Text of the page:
Disassembly by Richard Cobb with some notes by Had Robinson – good tips by Richard.  For ordinary disassembly, see Rebuilding #1 and #2 below.

Drips – Two stroke engine carburetors drip/leak fuel by design.  It cannot be helped.

Engine performance issues – see "Performance tuning" below

External pulse port installation – WG-8 only  It is needed for some accessories including an auxiliary fuel pump

Failure points – There are (3) common points of failure in Walbro carburetors.  Also, see "Performance issues, general" and "Performance issues, midrange" below

Fuel filter – What kind/type to use?  If you choose poorly, the engine will also run poorly, if at all.  Removal and installation tips.  The fuel system MUST be purged of old fuel and air when changing out the fuel filter!

Fuel pump – see Fuel system test  The fuel pump design of the WG-8 and the WB-37 are marginal and will not work well except in perfect conditions.  You must rebuild the carburetor at least once a year or more often if ethanol fuels are used so that the fuel pump diaphragm and check valves are in perfect order.

Fuel starvation – this is what it looks like.  To fix this, see "Fuel system test" below.

Fuel system modification – the FSM dramatically fixes fuel starvation and most performance issues (still in the test phase).

Fuel system test – A quick and easy way to tell if the system is functioning properly.

Fuel tubing size – Use Tygon® LP1100 Low Permeation Fuel Tubing (ethanol resistant).  It is available from Miniplane-USA.  Do NOT use ordinary vinyl tubing as it will become stiff quickly and stress the connections on the tank and engine.  Auto parts stores do NOT have the right type.

Gasket problems – WG-8 only  The gasket between the carburetor and the reed valve can get misaligned and block the pump pulse port.

High altitude use – WG-8 only  Greatly improve performance at high altitudes and/or in cold conditions.

Installation of the carburetor – Be ABSOLUTELY CERTAIN that the carburetor-reed valve body gasket is properly aligned with the pump port hole.  If this gets misaligned, the engine may still run but poorly.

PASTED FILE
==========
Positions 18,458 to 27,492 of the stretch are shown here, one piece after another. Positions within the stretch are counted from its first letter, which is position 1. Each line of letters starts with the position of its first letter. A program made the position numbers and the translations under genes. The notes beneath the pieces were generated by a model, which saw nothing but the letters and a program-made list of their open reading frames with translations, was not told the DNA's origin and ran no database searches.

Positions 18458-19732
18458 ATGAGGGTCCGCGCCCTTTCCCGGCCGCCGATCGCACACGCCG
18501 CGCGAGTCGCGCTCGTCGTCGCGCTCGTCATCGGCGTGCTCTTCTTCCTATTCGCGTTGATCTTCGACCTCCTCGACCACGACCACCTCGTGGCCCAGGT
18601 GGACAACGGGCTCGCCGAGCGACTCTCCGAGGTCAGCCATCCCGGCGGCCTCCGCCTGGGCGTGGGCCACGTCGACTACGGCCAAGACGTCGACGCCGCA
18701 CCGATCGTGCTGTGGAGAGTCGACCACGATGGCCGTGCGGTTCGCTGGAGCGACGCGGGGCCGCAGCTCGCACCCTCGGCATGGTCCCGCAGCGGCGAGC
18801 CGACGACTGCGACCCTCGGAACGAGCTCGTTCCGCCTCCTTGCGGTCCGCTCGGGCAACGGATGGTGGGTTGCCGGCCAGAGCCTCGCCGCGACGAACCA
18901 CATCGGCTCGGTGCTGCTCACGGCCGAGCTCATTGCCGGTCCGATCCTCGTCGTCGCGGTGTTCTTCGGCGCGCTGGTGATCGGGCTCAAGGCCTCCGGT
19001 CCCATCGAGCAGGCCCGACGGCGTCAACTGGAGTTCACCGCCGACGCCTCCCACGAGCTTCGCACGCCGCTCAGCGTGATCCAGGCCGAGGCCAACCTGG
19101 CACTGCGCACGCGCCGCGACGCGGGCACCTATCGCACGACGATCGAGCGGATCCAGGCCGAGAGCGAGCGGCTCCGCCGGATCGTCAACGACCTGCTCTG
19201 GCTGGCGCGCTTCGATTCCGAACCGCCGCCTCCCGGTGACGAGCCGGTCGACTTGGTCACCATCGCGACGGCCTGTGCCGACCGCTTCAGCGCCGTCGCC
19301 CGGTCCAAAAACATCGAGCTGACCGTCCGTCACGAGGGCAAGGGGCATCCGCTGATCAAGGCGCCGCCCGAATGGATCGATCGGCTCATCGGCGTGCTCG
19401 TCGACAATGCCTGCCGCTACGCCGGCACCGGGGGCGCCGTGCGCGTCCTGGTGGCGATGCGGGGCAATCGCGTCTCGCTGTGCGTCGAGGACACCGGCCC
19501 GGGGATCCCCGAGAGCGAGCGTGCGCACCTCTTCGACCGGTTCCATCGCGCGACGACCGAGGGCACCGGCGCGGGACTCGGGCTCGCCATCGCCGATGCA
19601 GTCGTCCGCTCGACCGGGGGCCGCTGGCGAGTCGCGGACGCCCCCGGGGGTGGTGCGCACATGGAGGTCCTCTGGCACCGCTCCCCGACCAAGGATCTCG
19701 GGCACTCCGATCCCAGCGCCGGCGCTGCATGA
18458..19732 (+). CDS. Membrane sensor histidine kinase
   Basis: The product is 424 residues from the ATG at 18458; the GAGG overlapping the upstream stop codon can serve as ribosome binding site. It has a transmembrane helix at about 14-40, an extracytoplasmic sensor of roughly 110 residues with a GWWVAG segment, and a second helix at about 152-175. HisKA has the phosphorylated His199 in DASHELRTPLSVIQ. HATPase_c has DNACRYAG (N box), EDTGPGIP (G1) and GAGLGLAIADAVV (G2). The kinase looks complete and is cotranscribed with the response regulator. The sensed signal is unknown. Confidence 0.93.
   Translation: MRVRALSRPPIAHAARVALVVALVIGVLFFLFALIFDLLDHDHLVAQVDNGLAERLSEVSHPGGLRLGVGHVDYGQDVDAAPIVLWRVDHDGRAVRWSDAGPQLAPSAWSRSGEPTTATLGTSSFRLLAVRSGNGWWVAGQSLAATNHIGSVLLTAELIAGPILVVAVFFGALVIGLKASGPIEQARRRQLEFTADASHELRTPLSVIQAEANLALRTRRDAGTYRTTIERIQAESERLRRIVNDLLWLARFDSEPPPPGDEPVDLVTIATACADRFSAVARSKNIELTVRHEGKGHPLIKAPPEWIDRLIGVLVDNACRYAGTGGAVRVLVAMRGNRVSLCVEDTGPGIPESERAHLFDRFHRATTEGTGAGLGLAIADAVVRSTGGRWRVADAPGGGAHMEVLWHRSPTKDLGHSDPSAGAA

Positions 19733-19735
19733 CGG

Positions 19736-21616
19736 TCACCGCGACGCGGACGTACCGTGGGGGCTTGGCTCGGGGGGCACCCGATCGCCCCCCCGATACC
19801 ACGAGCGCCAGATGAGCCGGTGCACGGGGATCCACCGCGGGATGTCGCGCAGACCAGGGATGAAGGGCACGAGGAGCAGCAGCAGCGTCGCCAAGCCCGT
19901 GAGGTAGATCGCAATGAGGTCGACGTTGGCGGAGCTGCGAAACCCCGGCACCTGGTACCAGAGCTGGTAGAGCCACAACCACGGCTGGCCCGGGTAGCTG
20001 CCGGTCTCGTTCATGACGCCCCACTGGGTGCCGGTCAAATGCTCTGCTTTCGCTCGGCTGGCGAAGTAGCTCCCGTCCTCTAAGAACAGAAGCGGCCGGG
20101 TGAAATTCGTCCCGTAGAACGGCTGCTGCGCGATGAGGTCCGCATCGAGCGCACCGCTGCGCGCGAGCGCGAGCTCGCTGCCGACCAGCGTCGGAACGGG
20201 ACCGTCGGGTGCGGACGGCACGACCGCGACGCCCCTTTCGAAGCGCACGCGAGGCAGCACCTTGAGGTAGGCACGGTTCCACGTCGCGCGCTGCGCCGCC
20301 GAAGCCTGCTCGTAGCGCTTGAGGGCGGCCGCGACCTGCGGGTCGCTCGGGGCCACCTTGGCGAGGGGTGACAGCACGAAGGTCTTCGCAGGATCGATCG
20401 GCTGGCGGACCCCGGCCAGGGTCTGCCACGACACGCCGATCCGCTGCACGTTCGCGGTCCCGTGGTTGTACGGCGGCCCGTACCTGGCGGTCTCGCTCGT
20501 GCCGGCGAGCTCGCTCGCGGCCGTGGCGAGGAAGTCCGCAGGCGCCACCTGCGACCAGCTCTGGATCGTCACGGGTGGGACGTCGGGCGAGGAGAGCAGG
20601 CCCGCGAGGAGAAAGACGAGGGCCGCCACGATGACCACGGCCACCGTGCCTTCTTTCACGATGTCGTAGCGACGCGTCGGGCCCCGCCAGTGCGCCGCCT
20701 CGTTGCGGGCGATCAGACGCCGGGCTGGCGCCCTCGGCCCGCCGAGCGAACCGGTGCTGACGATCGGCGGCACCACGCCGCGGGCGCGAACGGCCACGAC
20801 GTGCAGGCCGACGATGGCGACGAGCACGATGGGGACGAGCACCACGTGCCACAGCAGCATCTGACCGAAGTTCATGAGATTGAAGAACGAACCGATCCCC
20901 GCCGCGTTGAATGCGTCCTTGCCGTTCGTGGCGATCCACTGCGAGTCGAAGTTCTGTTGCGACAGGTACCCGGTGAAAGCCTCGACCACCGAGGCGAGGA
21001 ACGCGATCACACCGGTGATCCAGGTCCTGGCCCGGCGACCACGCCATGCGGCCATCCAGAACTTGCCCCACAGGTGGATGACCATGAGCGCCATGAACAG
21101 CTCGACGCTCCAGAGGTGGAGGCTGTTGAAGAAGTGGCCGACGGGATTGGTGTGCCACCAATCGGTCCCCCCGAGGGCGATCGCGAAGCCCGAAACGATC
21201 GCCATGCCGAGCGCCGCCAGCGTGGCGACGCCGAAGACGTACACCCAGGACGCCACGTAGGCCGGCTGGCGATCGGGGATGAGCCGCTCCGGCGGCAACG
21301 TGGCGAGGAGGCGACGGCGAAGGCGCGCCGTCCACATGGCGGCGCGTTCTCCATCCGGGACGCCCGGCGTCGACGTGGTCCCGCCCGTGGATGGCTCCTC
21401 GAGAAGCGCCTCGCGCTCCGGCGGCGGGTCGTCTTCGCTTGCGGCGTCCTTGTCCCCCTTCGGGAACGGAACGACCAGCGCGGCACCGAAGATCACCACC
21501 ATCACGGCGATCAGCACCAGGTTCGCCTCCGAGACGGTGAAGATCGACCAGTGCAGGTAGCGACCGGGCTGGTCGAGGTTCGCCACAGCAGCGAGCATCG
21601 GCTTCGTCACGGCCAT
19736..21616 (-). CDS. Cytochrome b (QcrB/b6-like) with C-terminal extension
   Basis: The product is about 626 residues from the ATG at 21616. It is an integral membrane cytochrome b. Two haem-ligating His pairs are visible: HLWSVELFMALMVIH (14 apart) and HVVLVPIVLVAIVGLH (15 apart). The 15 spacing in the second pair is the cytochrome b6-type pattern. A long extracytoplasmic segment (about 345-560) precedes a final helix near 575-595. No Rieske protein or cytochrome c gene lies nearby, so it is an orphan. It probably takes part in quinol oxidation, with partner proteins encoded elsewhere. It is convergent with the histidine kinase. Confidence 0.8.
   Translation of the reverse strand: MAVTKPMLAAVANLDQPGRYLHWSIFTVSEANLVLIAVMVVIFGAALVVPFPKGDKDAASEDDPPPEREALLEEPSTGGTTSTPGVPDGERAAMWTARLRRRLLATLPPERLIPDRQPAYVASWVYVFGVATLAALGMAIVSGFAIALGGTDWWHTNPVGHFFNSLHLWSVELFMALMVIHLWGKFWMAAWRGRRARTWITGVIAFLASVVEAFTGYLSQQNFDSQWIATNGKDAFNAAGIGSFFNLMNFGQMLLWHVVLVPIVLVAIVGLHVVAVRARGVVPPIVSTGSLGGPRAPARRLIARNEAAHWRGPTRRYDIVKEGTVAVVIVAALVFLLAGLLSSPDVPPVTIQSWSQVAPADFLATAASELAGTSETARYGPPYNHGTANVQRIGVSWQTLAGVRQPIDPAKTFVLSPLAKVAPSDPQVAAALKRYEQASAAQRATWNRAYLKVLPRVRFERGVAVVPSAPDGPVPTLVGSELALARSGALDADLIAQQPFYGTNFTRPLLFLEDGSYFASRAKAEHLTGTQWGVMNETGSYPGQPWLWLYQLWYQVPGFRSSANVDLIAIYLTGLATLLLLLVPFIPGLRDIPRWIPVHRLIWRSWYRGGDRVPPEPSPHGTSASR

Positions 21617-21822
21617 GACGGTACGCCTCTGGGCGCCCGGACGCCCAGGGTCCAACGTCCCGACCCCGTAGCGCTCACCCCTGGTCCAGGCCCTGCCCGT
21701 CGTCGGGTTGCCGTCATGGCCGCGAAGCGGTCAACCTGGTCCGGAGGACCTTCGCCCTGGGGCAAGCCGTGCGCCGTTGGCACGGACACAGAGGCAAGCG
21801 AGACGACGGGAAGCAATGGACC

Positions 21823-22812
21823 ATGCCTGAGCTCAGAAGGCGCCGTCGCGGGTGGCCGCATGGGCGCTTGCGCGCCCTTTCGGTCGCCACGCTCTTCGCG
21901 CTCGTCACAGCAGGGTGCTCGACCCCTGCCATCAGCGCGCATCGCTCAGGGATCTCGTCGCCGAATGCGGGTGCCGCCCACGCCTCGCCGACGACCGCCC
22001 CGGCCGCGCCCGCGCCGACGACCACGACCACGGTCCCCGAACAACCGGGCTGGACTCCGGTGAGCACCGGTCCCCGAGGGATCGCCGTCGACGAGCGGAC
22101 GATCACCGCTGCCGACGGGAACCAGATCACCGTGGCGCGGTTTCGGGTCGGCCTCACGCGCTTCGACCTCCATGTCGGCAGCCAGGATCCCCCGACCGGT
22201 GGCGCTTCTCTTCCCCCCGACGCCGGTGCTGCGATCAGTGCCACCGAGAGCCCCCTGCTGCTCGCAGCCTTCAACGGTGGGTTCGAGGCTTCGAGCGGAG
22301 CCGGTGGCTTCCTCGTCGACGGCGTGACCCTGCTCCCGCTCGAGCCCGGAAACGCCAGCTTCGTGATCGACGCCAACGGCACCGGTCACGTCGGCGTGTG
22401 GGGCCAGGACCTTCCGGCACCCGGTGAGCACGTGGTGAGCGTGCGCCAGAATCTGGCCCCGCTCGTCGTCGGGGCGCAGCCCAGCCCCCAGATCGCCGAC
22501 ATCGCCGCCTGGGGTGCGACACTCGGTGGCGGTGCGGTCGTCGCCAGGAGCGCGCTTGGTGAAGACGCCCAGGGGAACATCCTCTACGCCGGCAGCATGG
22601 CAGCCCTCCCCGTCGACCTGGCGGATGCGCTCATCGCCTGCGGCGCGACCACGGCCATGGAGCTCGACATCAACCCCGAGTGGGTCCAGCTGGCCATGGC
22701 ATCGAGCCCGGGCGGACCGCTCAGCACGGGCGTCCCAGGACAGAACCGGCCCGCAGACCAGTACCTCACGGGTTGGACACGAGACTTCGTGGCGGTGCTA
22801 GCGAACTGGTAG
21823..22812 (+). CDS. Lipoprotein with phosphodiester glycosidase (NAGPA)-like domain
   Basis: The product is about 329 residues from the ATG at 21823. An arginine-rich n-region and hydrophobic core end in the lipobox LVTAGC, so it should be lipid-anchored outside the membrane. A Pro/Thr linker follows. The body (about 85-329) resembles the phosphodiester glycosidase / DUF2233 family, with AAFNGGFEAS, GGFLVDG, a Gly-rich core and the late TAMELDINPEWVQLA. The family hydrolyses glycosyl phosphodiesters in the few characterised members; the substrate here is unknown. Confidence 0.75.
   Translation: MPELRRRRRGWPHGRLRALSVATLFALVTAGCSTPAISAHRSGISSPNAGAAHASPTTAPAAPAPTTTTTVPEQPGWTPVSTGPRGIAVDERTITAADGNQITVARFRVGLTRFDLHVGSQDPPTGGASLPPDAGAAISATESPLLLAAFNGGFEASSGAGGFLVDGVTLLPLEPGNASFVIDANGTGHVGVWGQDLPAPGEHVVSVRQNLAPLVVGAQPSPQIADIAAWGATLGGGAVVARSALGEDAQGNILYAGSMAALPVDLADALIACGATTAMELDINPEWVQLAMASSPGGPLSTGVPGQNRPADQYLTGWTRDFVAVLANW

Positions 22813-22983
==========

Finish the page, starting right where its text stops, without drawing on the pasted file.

Jets (fixed) for high altitude use – WG-8 only  see "High altitude use" above

Jet modification – WG-8 only  Here is a way to temporarily decrease the size of a fixed main jet that it is not permanent

Jet sizes for the WG-8 – Stock jet sizes (Main jets Top 80 #116, Thor 130 #130).  We stock jets of all sizes.  Contact us to purchase.  See "High altitude use" above for info on high altitude jet.

Leaks – see "Drips" above

Metering lever adjustment – WG-8 0.7mm  WB-37 1.19mm - 1.59mm.  WG-8 only: If your metering lever diaphragm has a tang instead of a button, set the value to 1.7mm.  Too low a value, the engine will flood and may not idle.  Too high, the fuel mixture will be too lean.  There is now a video on how to do this.  Miniplane-USA has the correct gauge to set this value.

Metering lever function – The ZAMA (a Walbro clone) has a much better service manual (see "Service manual (ZAMA)" below which explains how the diaphragm carburetor works.  Also, see "Modifications" below for more information on the metering lever.

Metering lever height variation – WG-8 carburetors on new engines have one value and Miniplane's Italian service manual specifies another.  Which is correct?

Midrange roughness, stutter, and four-cycling – see "Performance tuning, midrange" below

Models in the WG series –  The different WG models are a result of changes in the U.S. EPA air pollution regulations.

Modifications by Gerry Farell – WG-8 TECHNICAL discussion (not useful for most pilots).  Additional notes by Had Robinson.

Overhaul – see "Rebuilding and tune up" below

Overheating – This will destroy an engine.  What causes it?  How is it prevented?

Parts Diagram  – Top 80 WG-8   Note: the Thor engines (100 and 130) have a different sized main jet.  This diagram does not identify the priming lever.

Performance issues, general – Here is the info for troubleshooting a motor.  It includes information on the ignition as well as the carburetor

Performance tuning, midrange – Here is how to modify your carburetor to increase performance and eliminate roughness in the midrange.

Performance tuning, full load – See "High altitude use" above.